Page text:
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How iLearn! How iWork! – The Global Competition for Talent

The skills gap currently plaguing the economy will only get deeper by 2020 unless there is a major increase in the production of highly skilled workers. Photo by Doug Kerr.

McKinsey forecasts 38 – 40 MILLION college grad short-fall by 2020

The labor pool skills gap increasing and shortfall of college grads has been water cooler conversation and book fodder for some time. A newly released study by McKinsey Global Institute suggests the shortfall of knowledge worker with college degrees worldwide is even greater than earlier projections. The shortfall of degreed workers needed to meet global demand will reach 13%. That translates to 38 to 40 million knowledge workers by 2020. How can this be?

For more than three decades, developing economies have been opening their markets after the end of the “Cold War”. As a result, the global labor market began to emerge with over a billion people made available as workers. The good news is this has lifted hundreds of millions of people out to poverty. To utilize this expanded labor market and to raise productivity in developed countries, investments in labor saving technology tapped those sources of low cost labor.

The cumulative effects, coupled with the global financial crisis, have uncovered a rapidly increasing gap in skills and knowledge while leveraging technology with fewer and fewer educated knowledge workers available. Add to this three years of higher education budget cuts, tuition costs doubling and poorer secondary preparation for college gives us a recipe for disaster.

The demand for highly skilled labor grows faster each day while supply continues its downward trend. Demand for low-skills gets weaker as automation, technology and cheaper skilled workers abroad now accelerates. That is projected to leaves 75 million people experiencing unemployment, underemployment and wage stagnation.

Based on current trends in population, education, and labor demand, the report projects that by 2020 the global economy could face the following hurdles:

  • 38 million to 40 million fewer workers with tertiary education (college or postgraduate degrees) than employers will need, or 13 percent of the demand for such workers
  • 45 million too few workers with secondary education in developing economies, or 15 percent of the demand for such workers
  • 90 million to 95 million more low-skill workers (those without college training in advanced economies or without even secondary education in developing economies) than employers will need, or 11 percent oversupply of such workers

The dynamics of the global labor market will make these challenges even more difficult.

Here is the real threat to our way of life found in this report.

“While market forces will move to eliminate projected imbalances before their full impact are felt, they cannot be avoided entirely without a concerted, global effort by governments and businesses to raise educational attainment and provide job-specific training. Advanced economies will need to double the pace at which the number of young people earning college degrees is rising—and find ways to graduate more students in science, engineering, and other technical fields; these workers will be in high demand, and their contributions will be critical for meeting the rising productivity imperative. Secondary and vocational training must be revamped to retrain mid-career workers and to provide job-specific skills to students who will not continue on to college.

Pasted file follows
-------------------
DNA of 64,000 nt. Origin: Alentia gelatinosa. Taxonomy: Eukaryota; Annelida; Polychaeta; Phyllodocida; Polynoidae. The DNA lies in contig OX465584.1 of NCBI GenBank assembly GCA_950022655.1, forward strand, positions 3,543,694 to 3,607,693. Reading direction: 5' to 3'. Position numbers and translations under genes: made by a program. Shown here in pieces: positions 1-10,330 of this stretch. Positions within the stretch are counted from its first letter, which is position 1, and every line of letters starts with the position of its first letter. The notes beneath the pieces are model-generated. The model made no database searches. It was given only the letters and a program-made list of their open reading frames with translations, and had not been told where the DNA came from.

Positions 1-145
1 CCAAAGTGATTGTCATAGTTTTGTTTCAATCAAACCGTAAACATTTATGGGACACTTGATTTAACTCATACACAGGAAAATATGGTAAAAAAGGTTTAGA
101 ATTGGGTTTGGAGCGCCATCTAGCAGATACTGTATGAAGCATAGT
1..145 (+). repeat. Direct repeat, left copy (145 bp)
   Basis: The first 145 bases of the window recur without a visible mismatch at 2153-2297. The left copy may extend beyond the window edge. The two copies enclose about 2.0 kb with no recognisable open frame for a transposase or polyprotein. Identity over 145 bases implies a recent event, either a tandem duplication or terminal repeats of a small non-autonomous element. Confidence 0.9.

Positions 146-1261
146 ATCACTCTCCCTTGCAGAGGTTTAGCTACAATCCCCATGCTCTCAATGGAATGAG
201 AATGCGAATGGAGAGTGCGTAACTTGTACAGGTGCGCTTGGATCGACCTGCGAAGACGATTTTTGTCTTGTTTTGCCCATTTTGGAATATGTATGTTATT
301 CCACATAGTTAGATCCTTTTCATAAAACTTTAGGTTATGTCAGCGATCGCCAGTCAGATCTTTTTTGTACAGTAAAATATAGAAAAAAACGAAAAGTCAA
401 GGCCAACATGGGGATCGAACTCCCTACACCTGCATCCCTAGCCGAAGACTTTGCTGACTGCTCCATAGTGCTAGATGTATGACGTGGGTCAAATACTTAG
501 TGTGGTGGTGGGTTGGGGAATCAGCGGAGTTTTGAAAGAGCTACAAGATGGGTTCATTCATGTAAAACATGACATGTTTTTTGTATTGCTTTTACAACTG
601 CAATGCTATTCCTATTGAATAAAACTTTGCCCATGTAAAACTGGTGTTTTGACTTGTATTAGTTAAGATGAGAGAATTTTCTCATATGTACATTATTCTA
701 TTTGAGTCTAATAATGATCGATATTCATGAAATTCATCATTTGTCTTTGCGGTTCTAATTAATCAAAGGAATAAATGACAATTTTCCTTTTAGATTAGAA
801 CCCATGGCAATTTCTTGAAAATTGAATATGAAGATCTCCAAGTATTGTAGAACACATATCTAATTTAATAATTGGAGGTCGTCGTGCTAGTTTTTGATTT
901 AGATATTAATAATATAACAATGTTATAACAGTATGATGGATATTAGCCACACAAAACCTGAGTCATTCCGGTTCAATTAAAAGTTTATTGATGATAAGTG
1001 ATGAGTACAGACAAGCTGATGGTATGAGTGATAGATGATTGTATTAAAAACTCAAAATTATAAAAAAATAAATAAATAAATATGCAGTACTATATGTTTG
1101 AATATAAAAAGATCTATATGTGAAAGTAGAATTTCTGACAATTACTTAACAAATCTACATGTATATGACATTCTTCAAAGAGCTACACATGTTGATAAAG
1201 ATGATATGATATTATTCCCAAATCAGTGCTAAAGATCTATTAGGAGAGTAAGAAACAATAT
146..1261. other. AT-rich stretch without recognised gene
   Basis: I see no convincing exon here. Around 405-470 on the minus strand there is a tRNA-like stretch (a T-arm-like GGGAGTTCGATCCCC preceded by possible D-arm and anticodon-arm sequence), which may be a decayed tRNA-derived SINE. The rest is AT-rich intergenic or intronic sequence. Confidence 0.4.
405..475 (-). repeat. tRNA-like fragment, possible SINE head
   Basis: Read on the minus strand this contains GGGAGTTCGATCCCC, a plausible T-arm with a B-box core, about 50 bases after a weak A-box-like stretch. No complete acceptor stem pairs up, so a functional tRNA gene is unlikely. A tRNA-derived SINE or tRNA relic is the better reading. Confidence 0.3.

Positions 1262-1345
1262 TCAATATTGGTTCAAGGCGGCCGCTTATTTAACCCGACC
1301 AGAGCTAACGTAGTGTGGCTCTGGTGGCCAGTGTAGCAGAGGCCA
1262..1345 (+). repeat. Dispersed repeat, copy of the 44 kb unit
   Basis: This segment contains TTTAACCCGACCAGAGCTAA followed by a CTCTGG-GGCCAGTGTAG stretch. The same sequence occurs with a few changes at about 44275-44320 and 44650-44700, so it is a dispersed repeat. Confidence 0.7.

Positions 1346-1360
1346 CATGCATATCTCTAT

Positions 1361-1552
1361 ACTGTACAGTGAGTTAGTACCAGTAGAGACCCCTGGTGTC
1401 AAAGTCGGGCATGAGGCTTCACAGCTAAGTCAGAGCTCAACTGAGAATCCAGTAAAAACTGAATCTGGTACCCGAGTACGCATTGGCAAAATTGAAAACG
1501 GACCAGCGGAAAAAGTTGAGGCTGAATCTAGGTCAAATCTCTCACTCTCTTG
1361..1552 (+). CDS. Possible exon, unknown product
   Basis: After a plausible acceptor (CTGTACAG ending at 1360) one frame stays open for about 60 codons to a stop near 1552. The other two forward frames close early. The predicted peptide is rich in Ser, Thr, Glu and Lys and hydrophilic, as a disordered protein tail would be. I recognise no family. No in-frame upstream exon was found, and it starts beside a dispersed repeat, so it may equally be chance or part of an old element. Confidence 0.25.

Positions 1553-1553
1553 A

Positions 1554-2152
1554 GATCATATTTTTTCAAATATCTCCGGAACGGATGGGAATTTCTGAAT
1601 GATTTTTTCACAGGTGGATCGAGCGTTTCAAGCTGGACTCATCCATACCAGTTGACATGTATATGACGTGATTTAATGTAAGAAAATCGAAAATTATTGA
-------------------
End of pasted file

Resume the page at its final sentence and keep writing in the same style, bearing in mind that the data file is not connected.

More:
Even then, in the next two decades, the world is likely to have too many workers without the skills to land full-time employment. In both developing and advanced economies, policy makers will need to find ways not only to produce high-skilled workers but also to create more jobs for those who aren’t as highly educated.”

Let’s translate: If we don’t rise to the challenge as we did getting astronauts to the moon, or the effort to fix Y2K coded software before the clock hit 12:01, 2000; our economy and society will be up the proverbial creek without a paddle. Long term joblessness will make this Great Recession look like a blip.

Remedy actions required by 2020:

  1. Double the number of job ready college grads or post grads
  2. Increase share of those degrees in math and science by 30%
  3. Raise levels of H1a visas to immigrate highly skilled workers
  4. Get over gender and race bias. We need everyone working.

To accomplish these objectives, we will need solutions for these challenges:

  1. The campus experience as we’ve known it must change
  2. Blended learning delivery methods must be adopted widely
  3. Can we afford all the campus real estate?
  4. A more objective look at non-essential course requirements for business readiness.
  5. Stronger promotion and advocacy of math and sciences

Even if these are accomplished, with a global aging population living longer, it still may not be enough to fully close the skills gap by 2020 when high skills and productivity will be the driver of sustainable growth. The sooner we get a plan and collaboration to achieve a common objective moving forward the better. Every day wasted means that gap gets wider and the hill to success harder to climb.

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